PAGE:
When they crossed from South Dakota to Wyoming, Hunter glanced down at the dashboard. He was cruising at 84 mph and they were down less than a quarter tank. Nothing but smooth sailing: no traffic, no construction, and the air was cool enough to leave the roof open. He glanced over at Tena, who was staring out the passenger-side window.
She felt him focus on her and turned to smile at him. “Pronghorn,” she said.
She laughed unguardedly. “No, idiot. There was a sign saying that you could see pronghorn deer around here, and I just saw a little family.”
“Yeah, what looked like a mother and two kids. An adolescent nearby.” She turned suddenly. “There, another mother and her child.”
“Where’s the father?”
“Probably fighting someone else, defending his territory, the women he owns.”
Hunter thought about that. He shifted his hips and shoved his lower back flush with the seat back’s curvature. “Does it look like there are a lot of deer out here?”
His wife shrugged. “What’s a lot? I saw a few bunches back there and now they’re gone. Maybe that’s how they live.”
“I wonder,” he said pointedly. When she glanced at him he nodded to his left, and she looked out at the landscape. Hazy blue mountains ringed the horizon like the edge of torn paper; nearer were flat planes of sagebrush and dry, yellow soil. There was a constant stream of barbed wire fencing along the highway, giving people 15′ feet to pull over for emergencies before demarcating the rest of the expanse as someone else’s territory.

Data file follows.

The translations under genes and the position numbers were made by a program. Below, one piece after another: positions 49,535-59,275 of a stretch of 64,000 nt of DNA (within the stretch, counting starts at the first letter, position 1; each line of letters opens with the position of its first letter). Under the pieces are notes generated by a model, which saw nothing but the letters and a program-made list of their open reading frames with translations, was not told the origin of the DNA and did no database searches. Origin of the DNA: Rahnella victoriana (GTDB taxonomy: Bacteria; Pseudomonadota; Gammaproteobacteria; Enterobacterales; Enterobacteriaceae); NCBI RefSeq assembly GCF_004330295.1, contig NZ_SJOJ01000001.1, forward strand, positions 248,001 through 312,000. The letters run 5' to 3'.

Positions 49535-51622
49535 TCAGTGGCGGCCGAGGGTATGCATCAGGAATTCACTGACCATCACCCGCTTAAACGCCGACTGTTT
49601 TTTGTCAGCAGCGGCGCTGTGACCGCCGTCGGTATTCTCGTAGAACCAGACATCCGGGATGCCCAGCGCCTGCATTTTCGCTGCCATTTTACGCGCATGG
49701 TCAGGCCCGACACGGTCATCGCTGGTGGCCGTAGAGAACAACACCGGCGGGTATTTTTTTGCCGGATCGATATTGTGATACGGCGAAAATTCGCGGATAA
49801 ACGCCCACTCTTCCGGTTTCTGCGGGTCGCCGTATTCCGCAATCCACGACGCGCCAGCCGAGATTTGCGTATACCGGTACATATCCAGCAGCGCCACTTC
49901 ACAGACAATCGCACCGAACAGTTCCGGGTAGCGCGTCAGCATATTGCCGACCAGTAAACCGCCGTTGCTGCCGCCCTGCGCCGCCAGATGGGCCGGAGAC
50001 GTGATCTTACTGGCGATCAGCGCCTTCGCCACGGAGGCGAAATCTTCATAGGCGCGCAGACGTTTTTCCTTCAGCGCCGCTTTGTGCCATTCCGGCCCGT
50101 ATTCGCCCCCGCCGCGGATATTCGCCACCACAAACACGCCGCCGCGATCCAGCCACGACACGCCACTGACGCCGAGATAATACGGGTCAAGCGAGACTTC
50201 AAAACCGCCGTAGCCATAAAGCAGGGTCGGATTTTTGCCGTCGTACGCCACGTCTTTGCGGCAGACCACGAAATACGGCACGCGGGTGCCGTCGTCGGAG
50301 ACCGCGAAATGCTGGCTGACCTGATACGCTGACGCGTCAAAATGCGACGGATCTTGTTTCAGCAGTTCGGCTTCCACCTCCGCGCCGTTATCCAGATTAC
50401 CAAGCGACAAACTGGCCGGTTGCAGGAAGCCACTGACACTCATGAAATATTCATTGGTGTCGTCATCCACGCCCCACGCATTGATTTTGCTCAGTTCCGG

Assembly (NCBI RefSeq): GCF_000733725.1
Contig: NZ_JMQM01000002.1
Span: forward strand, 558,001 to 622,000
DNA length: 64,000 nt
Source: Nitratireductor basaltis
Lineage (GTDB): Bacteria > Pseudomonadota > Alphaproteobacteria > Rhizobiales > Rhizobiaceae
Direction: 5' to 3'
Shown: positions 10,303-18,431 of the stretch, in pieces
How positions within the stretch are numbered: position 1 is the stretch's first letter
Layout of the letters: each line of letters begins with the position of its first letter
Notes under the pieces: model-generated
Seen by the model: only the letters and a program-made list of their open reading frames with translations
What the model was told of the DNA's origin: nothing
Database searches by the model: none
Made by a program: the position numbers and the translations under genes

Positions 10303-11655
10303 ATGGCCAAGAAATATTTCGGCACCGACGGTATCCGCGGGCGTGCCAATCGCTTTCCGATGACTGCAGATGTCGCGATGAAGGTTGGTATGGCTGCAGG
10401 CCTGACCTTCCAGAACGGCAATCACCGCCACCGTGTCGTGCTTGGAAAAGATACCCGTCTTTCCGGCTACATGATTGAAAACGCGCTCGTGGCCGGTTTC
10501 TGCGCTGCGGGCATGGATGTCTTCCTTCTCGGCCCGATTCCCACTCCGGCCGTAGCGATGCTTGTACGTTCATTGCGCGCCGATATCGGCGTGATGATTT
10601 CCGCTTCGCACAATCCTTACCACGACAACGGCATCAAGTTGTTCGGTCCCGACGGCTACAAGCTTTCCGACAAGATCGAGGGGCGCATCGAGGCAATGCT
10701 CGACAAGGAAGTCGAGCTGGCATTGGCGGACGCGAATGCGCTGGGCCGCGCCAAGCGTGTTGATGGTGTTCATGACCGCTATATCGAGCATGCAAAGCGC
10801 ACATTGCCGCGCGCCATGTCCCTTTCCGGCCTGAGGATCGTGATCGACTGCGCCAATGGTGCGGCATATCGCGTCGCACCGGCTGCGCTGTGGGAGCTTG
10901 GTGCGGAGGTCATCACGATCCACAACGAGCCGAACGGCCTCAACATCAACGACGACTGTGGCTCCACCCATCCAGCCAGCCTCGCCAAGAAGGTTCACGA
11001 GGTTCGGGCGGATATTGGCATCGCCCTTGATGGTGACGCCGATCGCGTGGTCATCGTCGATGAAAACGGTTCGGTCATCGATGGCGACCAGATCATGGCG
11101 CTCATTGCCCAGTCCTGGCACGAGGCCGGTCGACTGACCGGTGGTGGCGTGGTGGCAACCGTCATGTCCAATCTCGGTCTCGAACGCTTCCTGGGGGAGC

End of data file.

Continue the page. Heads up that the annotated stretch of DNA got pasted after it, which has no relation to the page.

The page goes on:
Tena saw a little black cabin in the center of the vast tract. Pulling out her monocular, she was able to see it was wood plank siding that had been tarred. There was a rusted pickup truck parked nearby, and a gravel lane ran from it to a break in the fencing by the road. Immediately next to it was a broad, round divot in the earth, as though God had reached down to scoop it out like ice cream: layers of clay and shale were exposed beneath the dry, dusty soil. Tena knew they were driving west, which set crater south of them, and to the west of this round pit were two more pits (smaller but not shallower) and then a line of five (even smaller, but here the earth was especially torn up). She estimated it had missed the cabin by half a football field.
She checked her phone: she’d lost her signal due to roaming but GPS was still functional, because why would the Feds lose track of the citizenry if they didn’t have to? “We just left Beulah,” she announced, “and we’re heading toward Sundance.” Pulling out a rumpled paper map from the door pocket, she found those towns again and marked the footfall with a circle in purple felt-tip pen. “How long ago do you think she was here?”
Hunter worried at a fragment of peanut stuck behind his canine. “News said last week.”
“Think she’s still here?”
“I wasn’t paying attention. I guess she could be. It won’t really stay in the news until she hits a city.” He shrugged. The wind in the roof brushed gently at his short haircut. “I guess that’d be Gillette. She could skip it, though.”
“What about those, uh, those frackers? And the oil drills.” Tena studied the long-violated folds in the old map and almost perfectly restored it to its intended form.
“Maybe, I guess, if she takes out enough of them. Oil refineries don’t seem to be her targets, though.”
The tires screamed in a dull, high rasp through the bottom of the car, and wind rumbled all around the windows, as it had for four hours prior and would for as long as they felt like driving. Tena scanned with her monocular and found another huge footprint, a mirror image of the first, and what looked like a third one disappearing over a low ridge.
“Those poor pronghorn,” she said to herself, but her husband said he was sure they fled her path long before she showed up. She hoped he was right.